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Book excerpt: Judi Dench's love letter to Shakespeare


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In "Shakespeare: The Man Who Pays the Rent" (Macmillan), the acclaimed actress Judi Dench shares conversations with friend and actor Brendan O'Hea about the unique relationship she has with the Bard of Stratford-upon-Avon.

Read an excerpt below.

"Shakespeare: The Man Who Pays the Rent"

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You've had a very long association with Stratford-upon-Avon. When did you first visit?

My parents took me there in 1953, when I was eighteen years old, to see Michael Redgrave as King Lear, and I had one of those Damascene moments. Up until then, I had always dreamed of being a theatre designer, but when I saw Robert Colquhoun's Lear set, I realised that I would never be able to come up with something as imaginative. It was so spare and perfect – it looked like a great big poppadom, with a large rock in the middle, which, when it turned, could reveal the throne, a bed or a cave. Nothing was held up for a scene change– it was all there in front of you, like a box of tricks waiting to be unveiled.

We stayed overnight in Stratford and the following afternoon my parents and I sat across from the theatre on the other side of the river. It was the summer and the theatre doors and windows were all open, and we heard the matinee over the tannoy and watched the actors running up and down the stairs to their dressing rooms. Little did I know that within ten years I'd be stepping on to that stage to play Titania.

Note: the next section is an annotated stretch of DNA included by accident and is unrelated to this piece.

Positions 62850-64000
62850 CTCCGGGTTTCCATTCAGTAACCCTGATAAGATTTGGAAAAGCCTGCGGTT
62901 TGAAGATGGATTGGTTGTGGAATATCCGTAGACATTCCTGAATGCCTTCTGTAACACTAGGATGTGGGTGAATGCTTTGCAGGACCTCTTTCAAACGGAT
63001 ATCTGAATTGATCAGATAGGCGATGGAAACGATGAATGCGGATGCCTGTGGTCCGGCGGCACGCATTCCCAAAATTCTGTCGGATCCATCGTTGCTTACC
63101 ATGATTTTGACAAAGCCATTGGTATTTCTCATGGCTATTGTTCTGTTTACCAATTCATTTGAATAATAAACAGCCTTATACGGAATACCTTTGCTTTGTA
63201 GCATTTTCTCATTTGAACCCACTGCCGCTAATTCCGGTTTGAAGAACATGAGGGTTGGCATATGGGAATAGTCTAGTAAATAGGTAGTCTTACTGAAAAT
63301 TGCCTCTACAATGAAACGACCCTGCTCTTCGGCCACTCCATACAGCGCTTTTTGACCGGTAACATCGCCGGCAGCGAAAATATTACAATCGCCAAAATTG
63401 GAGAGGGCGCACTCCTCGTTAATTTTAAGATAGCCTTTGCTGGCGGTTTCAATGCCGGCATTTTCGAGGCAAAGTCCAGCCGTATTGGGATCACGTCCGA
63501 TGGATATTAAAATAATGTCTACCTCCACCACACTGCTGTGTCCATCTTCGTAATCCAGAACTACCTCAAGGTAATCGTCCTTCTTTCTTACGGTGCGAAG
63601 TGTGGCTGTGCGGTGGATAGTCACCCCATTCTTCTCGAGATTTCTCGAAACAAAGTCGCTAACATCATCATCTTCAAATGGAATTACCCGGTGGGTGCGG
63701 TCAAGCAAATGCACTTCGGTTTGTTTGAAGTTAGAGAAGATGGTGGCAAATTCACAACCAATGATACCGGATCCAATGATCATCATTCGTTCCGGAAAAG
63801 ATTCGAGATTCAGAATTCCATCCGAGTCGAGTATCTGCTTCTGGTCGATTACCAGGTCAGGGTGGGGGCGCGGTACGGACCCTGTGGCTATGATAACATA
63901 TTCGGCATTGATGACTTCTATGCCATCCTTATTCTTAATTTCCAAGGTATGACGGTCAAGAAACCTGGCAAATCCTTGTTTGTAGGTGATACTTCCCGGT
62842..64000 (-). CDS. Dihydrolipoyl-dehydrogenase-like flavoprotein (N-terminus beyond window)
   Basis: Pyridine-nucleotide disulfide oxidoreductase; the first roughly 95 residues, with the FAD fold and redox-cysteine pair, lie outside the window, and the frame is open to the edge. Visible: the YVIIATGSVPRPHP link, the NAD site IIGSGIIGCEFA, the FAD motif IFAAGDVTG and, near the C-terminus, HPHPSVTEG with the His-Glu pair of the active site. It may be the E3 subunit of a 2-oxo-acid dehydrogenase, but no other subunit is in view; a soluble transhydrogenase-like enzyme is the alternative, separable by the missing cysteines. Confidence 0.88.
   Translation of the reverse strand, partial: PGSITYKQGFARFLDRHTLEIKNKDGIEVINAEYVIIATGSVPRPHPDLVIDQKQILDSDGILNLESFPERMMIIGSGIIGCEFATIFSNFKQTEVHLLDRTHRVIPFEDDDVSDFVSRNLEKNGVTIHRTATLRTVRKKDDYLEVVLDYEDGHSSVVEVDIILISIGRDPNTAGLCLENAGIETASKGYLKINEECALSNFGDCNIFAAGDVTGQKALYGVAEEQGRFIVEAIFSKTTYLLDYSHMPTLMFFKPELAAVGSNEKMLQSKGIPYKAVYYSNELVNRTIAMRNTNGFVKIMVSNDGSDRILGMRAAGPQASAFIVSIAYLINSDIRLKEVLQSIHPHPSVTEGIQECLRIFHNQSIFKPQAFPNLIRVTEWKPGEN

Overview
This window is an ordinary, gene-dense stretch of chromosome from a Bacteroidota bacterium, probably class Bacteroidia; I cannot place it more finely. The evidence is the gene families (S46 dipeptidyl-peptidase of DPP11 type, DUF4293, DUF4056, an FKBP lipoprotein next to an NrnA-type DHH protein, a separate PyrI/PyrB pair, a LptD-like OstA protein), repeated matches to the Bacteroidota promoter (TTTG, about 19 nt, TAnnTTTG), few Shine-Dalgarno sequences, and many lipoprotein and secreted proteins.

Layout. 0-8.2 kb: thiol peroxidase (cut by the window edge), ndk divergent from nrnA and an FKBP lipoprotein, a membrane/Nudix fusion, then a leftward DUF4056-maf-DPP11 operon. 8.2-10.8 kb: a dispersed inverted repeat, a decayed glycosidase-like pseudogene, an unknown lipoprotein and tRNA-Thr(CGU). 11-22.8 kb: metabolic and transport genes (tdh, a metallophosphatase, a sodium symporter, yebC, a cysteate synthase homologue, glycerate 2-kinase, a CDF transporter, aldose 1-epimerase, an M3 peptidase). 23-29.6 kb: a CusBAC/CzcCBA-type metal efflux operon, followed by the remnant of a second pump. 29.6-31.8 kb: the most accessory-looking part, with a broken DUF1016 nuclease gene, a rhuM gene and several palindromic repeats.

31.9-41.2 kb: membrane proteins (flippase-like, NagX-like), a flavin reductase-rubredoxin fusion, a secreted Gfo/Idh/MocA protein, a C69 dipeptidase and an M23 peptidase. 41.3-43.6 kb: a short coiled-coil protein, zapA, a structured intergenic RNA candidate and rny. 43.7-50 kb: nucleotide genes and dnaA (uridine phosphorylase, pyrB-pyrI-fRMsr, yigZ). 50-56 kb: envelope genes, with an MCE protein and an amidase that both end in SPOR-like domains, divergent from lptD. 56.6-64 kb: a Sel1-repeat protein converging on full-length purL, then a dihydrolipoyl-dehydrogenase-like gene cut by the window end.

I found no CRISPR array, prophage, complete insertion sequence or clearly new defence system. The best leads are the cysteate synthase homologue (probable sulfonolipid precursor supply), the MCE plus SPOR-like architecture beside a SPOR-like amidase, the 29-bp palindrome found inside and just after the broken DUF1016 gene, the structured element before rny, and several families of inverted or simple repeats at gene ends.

There's a saying amongst actors that you go to work in Stratford either to finish a relationship or to start one. Is that true?

I can testify to that – it's a very romantic place, with its own ecosystem. And certainly in the early days, with the poor transport links, it felt very cut off. All the actors are away from home, working hard and playing hard.

Where did you live when you were there?

Scholar's Lane, Chapel Lane, all over the place. And then I met Mikey [Michael Williams] and we married and years later we decided to buy a house in Charlecote, which is just outside Stratford. We invited my mother (who was widowed by then) and Mikey's parents to come and live with us, which they jumped at. It had always been my dream to live in a community – that's a Quaker principle, of course – so it worked out very well.

I remember Mikey and I were driving home one night from the theatre along Hampton Lucy Lane, and we found a young deer wandering the road, disorientated, and we stopped the car and managed to coax it back into Charlecote Park. But the police appeared on our doorstep the next morning, because apparently someone had spotted us and thought we were trying to steal it. (That's the exact same spot where Shakespeare was caught poaching, I believe.) We explained that we weren't taking him out, we were putting him back in, and luckily they let us off the hook.

Whenever I get the chance I still visit Charlecote. We lived there for ten years and Fint [Judi's daughter Finty Williams] grew up there. And Michael is buried in the grounds of the little church.

From "Shakespeare: The Man Who Pays the Rent," by Judi Dench and Brendan O'Hea.  Copyright © 2024 by the authors, and reprinted with permission of St. Martin's Press.

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